ADC4OSD - Commercial Off-The-Shelf Version

Do you want to enjoy the 3D-OSD feature with your NerdCam3D but are unable to find the necessary ADC4OSD extension board? Here comes the relief - you can simply build it on your own using a small and inexpensive COTS device called "PCF8591 AD/DA Converter Module". Although it is not so small and handy like the original ADC4OSD it fits exactly the same purpose. The converter module is available at many places under that name, for example here, or here, or here. There may be also never versions of it - this short description only refers to the version depicted here on the left side.


As already described in the instruction manual of the NerdCam3D the wiring of the converter module is simple and requires only a few resistors. You might even use it without the optional Flytron current sensors - in that case the current consumption display simply remains at 0A, but the more important information on battery voltage and flight time is visible. The most simple version of the wiring (for voltage and wall clock display only) is shown below.

The four wires on the left side are power supply (VCC and GND) as well as the I2C interface (SCL and SDA) to the NerdCam3D. These wires will be connected to the camera's extension port. Please double-check the wire sequence, unfortunately it's not identical on both sides. On the right side there are the four ADC inputs of which only one will be used. The DAC output is also not used.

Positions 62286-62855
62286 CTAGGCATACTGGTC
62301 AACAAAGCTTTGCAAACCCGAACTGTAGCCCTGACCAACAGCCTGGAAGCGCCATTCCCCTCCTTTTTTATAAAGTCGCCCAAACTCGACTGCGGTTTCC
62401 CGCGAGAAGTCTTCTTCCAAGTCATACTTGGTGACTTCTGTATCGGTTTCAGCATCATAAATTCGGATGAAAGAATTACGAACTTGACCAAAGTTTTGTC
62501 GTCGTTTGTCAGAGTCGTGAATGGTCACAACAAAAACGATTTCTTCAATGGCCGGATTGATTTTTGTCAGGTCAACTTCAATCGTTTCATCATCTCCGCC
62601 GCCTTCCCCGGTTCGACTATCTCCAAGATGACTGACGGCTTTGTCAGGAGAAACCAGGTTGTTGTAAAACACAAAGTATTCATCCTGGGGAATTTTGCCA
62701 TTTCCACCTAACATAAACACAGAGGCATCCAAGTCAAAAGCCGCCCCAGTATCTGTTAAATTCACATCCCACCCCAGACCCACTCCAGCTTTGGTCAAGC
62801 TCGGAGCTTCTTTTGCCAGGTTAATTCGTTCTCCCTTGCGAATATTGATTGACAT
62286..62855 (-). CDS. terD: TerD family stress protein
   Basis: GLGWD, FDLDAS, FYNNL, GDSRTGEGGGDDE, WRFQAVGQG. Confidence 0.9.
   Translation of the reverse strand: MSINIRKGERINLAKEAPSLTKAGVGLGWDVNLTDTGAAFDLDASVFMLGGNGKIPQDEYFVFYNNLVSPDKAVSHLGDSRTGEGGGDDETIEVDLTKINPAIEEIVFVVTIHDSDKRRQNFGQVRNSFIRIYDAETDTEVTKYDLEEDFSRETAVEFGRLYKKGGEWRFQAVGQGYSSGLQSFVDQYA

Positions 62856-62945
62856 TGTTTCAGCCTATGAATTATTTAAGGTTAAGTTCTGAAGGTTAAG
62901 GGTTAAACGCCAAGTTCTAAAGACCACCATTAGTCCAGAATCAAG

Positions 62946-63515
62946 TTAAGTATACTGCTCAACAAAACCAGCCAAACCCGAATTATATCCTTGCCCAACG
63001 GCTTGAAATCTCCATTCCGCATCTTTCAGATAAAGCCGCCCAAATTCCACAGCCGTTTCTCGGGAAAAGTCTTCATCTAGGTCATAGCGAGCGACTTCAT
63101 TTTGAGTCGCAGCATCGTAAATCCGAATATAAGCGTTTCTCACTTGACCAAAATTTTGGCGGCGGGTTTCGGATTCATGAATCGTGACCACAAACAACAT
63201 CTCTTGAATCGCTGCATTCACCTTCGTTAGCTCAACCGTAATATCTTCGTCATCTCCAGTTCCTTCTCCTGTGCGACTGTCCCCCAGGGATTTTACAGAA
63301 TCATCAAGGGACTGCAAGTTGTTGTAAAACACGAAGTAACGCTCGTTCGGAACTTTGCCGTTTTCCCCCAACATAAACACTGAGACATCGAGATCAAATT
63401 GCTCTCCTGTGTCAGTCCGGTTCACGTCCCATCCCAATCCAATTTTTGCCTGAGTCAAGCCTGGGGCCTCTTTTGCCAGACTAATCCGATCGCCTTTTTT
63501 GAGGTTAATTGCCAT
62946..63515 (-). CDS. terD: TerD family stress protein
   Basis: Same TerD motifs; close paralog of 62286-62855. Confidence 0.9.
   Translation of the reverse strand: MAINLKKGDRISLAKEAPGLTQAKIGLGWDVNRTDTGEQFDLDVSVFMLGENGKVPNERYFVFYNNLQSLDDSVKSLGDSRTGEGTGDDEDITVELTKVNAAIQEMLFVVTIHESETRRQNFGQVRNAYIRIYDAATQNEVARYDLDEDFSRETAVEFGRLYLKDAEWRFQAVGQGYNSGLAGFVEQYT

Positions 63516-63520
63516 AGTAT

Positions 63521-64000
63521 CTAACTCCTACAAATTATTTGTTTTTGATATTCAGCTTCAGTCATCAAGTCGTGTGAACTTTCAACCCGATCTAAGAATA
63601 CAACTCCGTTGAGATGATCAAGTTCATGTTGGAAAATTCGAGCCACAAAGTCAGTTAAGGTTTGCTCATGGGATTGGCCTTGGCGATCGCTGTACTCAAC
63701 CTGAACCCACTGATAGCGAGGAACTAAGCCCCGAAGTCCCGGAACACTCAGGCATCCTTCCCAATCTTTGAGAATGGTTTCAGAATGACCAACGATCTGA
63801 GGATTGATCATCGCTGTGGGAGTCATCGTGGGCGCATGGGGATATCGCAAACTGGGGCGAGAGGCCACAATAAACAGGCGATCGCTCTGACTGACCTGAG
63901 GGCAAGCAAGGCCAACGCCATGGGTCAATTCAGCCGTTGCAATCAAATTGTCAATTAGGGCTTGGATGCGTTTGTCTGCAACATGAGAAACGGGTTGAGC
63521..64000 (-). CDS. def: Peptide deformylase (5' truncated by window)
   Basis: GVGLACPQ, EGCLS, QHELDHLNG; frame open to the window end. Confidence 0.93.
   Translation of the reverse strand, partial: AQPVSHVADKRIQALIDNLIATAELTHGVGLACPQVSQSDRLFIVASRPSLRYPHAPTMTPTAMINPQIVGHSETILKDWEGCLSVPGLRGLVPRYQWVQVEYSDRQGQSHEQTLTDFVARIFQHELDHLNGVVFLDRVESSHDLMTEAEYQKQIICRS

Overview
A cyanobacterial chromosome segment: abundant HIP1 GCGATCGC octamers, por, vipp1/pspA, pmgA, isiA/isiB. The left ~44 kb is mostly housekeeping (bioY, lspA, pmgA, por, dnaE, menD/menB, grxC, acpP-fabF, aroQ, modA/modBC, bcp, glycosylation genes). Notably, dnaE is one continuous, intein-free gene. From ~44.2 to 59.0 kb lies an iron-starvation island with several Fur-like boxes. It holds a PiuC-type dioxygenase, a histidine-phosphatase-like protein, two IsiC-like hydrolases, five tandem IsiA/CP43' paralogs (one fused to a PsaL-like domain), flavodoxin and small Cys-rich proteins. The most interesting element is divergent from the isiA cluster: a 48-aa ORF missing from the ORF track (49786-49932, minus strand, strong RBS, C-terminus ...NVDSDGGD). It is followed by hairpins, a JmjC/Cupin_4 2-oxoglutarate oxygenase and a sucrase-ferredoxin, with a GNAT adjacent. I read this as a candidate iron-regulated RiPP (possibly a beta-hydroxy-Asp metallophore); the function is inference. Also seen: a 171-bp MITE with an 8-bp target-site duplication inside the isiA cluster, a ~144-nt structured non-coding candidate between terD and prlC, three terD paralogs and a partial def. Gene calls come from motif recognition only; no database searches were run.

This is a close-up of the top-side of the board. Notice the removed jumpers. Either remove only those two jumpers or simply remove all of them. They are only necessary when using the additional on-board components (potentiometer, light sensor, etc.) but would disturb the operation for OSD purposes. The LiPo voltage sense input (up to 6s by the way) is input AIN0. Notice the 22k series resistor in the wire from/to LiPo. Ignore the second green wire on the right side connecting to AIN1. The reason why I left the 3rd jumper in place was simply because I wanted to input the voltage from the potentiometer to AIN2 - for debugging the camera firmware.

This is a close-up of the back side of the board. Notice the 3.3K resistor from input AIN0 to GND. You can use any ground access point you want, in this case I simply used the GND pin of the (otherwise useless) potentiometer.

This is the simplified schematic of the complete wiring. You see - it's not that complicated and you don't need to be a soldering and engineering expert to succeed. The basic idea of this circuit is simply to divide the raw input voltage in such a way that a value of 25.5V is reduced to 3.3V - the maximum input voltage of the ADC. Using this voltage divider you can measure any DC voltage ranging from 0V to 25.5V with an accuracy of about +/- 0.1V.


CAUTION: Never ever connect the raw LiPo voltage without this voltage divider to the input of the PCF8591 AD/DA Converter Module. This will destroy the converter module and may damage the NerdCam3D as well.

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